That Deaf Dental Hygienist | Texas

I first wrote That Deaf Dental Hygienist blog in Feb of 2018. And boy, what a long way I have come to in this career.

While I’ve faced numerous adversity on the job, I’ve relocated to another state where hygiene laws and salary are different.

It has been an adjustment to say the least.

I struggled with the inability to diagnose periodontal disease and administer local anesthesia/nitrous oxide to patients. I struggled with how low Dental Hygienists around here are being paid. Most of all, I struggled with how different people are here in Texas. Towards me as That Deaf Dental Hygienist…

This wasn’t my first encounter with rude patients but it happened very early into my new office I became employed at. I was asked if I had wires in my jaw. I thought I misheard him the first time so I asked him to repeat it again.

“I said do you have wires in your jaw?”

I heard the man correctly. As I was trying to think of right words while being taken aback by his odd question, I was thinking in my head….”Should I have taken out my Invisalign aligners? Did I not speak clearly enough? Did I say something wrong to him?” Then I realized this man was being such a rude jerk. I don’t care if it was 7 o’clock in the morning. I don’t care if you’re already having a bad day. This was not how you treat your provider. You know what I did? I told him who I am. That I was deaf.

“Oh that makes sense.”

I bit my tongue for as long as I could the whole cleaning. It’s an hour long. I literally had tears filling up my thousand dollar loupes, snot steeping through my level three filter mask, hands shaking with anger while I was being careful not to cut his papilla.

I’ve been asked many things but this was a first. I was heated. I was deeply hurt. I did not know how to respond. I don’t think I had enough coffee to even think this through clearly. I had all kinds of crazy thoughts in my head of what I could say to this man. I usually keep it together but I just could not. I wanted to be home in Virginia where I felt safer. Where I knew everyone. Where everyone understood me. But then what was I thinking? People were the same way back home!

I came to realized the more encounters I was having with ill-mannered people, not just here in Texas, but Virginia as well the more I noticed how it seemed to be a pride issue.

Whether you’re deaf like me, have a disability, or new to the field, and even if you don’t have some form of disability but people seem to be disrespectful in many ways…please know this. Write this down. Remember this.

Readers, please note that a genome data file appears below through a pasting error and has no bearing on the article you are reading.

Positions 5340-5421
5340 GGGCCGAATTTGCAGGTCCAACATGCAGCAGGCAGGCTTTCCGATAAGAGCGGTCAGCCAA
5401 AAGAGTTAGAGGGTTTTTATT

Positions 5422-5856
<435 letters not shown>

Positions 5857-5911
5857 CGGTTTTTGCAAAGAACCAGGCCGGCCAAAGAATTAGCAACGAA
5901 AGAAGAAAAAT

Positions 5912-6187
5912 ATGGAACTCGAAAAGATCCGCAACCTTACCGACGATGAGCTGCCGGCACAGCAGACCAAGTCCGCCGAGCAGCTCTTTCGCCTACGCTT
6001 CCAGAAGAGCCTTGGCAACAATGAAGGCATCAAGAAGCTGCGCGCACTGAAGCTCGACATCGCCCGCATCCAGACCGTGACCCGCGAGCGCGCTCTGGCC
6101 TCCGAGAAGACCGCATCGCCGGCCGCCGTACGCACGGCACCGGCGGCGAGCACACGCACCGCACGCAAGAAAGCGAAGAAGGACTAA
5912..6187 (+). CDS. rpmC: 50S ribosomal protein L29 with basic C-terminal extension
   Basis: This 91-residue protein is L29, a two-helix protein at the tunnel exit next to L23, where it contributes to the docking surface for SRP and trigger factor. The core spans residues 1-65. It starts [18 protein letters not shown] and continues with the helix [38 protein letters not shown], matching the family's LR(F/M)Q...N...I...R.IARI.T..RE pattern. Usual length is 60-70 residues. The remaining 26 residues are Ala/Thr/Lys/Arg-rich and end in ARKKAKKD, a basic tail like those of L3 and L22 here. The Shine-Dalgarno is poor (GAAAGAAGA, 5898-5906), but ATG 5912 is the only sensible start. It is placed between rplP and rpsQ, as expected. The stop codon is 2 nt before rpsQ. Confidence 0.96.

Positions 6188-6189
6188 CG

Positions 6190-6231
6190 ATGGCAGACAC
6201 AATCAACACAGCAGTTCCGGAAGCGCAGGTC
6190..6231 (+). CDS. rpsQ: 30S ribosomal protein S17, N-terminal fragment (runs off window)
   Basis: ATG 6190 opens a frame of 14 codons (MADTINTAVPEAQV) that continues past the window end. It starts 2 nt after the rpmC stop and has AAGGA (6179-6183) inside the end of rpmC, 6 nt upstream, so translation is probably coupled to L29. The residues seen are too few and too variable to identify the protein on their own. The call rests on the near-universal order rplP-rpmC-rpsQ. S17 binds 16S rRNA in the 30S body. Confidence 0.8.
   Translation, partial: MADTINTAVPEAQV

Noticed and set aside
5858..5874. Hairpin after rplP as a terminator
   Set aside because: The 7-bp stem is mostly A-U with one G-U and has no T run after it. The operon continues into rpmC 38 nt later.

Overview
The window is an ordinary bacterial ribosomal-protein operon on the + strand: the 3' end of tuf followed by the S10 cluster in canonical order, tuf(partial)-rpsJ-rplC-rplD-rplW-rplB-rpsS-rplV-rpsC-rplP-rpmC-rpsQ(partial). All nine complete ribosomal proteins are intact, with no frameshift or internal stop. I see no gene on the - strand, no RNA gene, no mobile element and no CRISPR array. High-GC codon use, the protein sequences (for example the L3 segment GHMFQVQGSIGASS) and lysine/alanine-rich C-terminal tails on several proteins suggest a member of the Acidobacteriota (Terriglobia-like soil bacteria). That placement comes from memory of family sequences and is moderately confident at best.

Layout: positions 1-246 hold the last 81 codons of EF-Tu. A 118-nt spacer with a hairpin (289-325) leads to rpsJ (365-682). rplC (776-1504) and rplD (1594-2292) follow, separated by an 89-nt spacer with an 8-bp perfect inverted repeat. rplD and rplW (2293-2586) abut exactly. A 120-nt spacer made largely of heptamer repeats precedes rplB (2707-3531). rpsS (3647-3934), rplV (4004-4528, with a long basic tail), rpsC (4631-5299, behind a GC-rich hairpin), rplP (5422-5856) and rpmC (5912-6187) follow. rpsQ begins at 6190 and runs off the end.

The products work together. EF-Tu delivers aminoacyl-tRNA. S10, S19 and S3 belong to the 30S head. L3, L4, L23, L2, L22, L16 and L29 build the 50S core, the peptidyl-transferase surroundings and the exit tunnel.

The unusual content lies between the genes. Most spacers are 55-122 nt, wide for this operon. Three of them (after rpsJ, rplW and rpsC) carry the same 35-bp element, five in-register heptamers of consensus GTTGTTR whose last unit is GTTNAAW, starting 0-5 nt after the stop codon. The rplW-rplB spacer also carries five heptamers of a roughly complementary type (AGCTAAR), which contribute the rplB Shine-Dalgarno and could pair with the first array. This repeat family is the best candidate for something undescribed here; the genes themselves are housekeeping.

They are simply insecure

Repeat that. Very insecure.

Very uneducated.

Close-minded.

It’s. Not. You.

It’s THEM.

It may seem heartbreaking at the time to let things roll off your back. It was insanely impossible. I could not keep it together. Don’t let anyone tell you this BS of not letting anyone see you cry. I let that man see my welled up red tears in my eyes and know that he took it home with him with me in the back of his mind.

I didn’t run home to Virginia. I cried it out and pulled myself together for the next patient. I let my staff know he’s not to be on my book at his next recall. I snapped a picture of my welled up face and post it on Instagram. It was the real involvement I wanted the world to know it’s not all glamorous and easy out there for many of us. I take each audacious experience whether it’s been with a former or current coworker or a patient or something that’s happened at hygiene school, keep turning every experience slowly into a positive. It takes years. Let everything beat you down and you will come out stronger than you were.

I truly love my job as a hygienist. I’ve grown so much, have learned so much and become a better hygienist day by day. A deaf hygienist. It doesn’t even bother me nowadays the major adjustments I’ve had to deal with here in Texas. I not only know I’m educating my patients on oral health but also inclusiveness in a way. That there are highly deaf educated professionals out there. This. Should. Not. Shock. You.

So many people ask me to this day, how do you do it? Read that last sentence in the paragraph from the last. Take it from the day you came into this world. Take the beating.

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